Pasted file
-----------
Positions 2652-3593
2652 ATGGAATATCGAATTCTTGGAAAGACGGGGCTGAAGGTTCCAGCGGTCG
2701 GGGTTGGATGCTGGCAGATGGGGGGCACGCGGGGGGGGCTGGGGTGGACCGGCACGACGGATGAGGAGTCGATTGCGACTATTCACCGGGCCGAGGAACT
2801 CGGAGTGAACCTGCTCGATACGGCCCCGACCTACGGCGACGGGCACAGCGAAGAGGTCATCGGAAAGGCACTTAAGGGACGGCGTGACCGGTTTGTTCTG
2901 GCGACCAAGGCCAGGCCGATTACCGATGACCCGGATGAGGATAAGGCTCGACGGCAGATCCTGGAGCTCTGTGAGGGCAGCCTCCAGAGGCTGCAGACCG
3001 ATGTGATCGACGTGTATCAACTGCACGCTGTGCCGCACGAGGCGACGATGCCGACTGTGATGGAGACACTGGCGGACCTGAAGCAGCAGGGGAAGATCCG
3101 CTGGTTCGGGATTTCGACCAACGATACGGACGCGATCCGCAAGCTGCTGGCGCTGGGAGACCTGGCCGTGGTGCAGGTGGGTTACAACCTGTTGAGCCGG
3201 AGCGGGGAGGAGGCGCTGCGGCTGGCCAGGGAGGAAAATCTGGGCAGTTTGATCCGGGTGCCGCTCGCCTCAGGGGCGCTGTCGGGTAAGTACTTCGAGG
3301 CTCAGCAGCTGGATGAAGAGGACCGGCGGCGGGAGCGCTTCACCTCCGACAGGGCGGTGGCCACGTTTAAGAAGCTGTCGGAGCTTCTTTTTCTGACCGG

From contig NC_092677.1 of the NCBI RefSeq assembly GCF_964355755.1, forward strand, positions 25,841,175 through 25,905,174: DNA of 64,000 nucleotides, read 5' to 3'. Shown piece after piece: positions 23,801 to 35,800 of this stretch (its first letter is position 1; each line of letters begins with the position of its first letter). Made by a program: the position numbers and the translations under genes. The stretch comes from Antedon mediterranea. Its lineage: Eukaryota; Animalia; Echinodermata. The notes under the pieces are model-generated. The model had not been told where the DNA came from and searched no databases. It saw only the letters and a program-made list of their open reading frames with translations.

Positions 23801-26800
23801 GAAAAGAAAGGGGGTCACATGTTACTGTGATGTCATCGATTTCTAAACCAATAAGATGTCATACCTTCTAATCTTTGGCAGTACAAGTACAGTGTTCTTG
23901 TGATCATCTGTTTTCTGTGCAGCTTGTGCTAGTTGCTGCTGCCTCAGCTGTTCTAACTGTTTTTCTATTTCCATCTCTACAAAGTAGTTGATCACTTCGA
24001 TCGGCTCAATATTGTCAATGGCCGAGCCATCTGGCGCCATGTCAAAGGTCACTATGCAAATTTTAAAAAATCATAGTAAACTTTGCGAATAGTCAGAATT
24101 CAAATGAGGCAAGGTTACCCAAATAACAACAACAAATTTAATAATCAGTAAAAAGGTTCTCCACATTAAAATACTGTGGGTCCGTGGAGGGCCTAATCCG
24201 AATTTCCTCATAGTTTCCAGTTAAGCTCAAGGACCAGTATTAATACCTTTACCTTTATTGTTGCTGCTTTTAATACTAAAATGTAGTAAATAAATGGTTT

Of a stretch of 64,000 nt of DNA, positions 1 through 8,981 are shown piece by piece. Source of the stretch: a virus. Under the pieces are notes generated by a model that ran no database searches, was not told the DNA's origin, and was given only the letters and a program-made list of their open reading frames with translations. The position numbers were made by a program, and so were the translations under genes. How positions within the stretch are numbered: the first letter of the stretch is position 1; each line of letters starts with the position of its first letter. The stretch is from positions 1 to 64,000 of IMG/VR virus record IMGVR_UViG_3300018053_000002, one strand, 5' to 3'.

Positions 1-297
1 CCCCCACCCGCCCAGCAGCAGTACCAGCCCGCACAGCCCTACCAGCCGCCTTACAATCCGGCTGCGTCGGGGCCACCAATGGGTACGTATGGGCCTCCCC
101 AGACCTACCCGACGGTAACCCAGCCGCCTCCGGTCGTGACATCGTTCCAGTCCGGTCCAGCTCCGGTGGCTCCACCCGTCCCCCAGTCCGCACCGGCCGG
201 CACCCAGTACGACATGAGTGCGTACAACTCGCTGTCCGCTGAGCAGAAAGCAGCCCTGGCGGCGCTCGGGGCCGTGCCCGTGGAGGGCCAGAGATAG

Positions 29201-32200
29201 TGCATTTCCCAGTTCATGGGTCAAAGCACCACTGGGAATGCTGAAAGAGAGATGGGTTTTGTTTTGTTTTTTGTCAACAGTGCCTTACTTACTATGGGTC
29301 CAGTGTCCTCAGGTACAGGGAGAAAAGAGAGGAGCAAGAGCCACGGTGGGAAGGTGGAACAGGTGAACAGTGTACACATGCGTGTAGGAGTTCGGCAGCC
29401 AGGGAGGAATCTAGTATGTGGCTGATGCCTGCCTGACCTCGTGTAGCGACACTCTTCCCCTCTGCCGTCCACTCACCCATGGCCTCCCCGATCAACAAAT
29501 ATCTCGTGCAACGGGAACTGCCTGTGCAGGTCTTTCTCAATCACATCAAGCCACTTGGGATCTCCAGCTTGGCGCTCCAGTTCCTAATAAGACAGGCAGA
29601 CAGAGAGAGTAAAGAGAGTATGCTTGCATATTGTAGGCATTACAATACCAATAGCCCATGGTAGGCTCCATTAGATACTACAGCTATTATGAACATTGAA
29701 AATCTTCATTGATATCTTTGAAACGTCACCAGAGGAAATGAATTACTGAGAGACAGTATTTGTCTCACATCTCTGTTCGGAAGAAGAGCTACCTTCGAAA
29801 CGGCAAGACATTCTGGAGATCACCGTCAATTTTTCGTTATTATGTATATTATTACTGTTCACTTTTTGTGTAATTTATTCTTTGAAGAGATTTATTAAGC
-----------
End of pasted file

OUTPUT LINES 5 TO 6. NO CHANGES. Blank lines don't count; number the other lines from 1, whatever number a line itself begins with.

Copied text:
2901 GCGACCAAGGCCAGGCCGATTACCGATGACCCGGATGAGGATAAGGCTCGACGGCAGATCCTGGAGCTCTGTGAGGGCAGCCTCCAGAGGCTGCAGACCG
3001 ATGTGATCGACGTGTATCAACTGCACGCTGTGCCGCACGAGGCGACGATGCCGACTGTGATGGAGACACTGGCGGACCTGAAGCAGCAGGGGAAGATCCG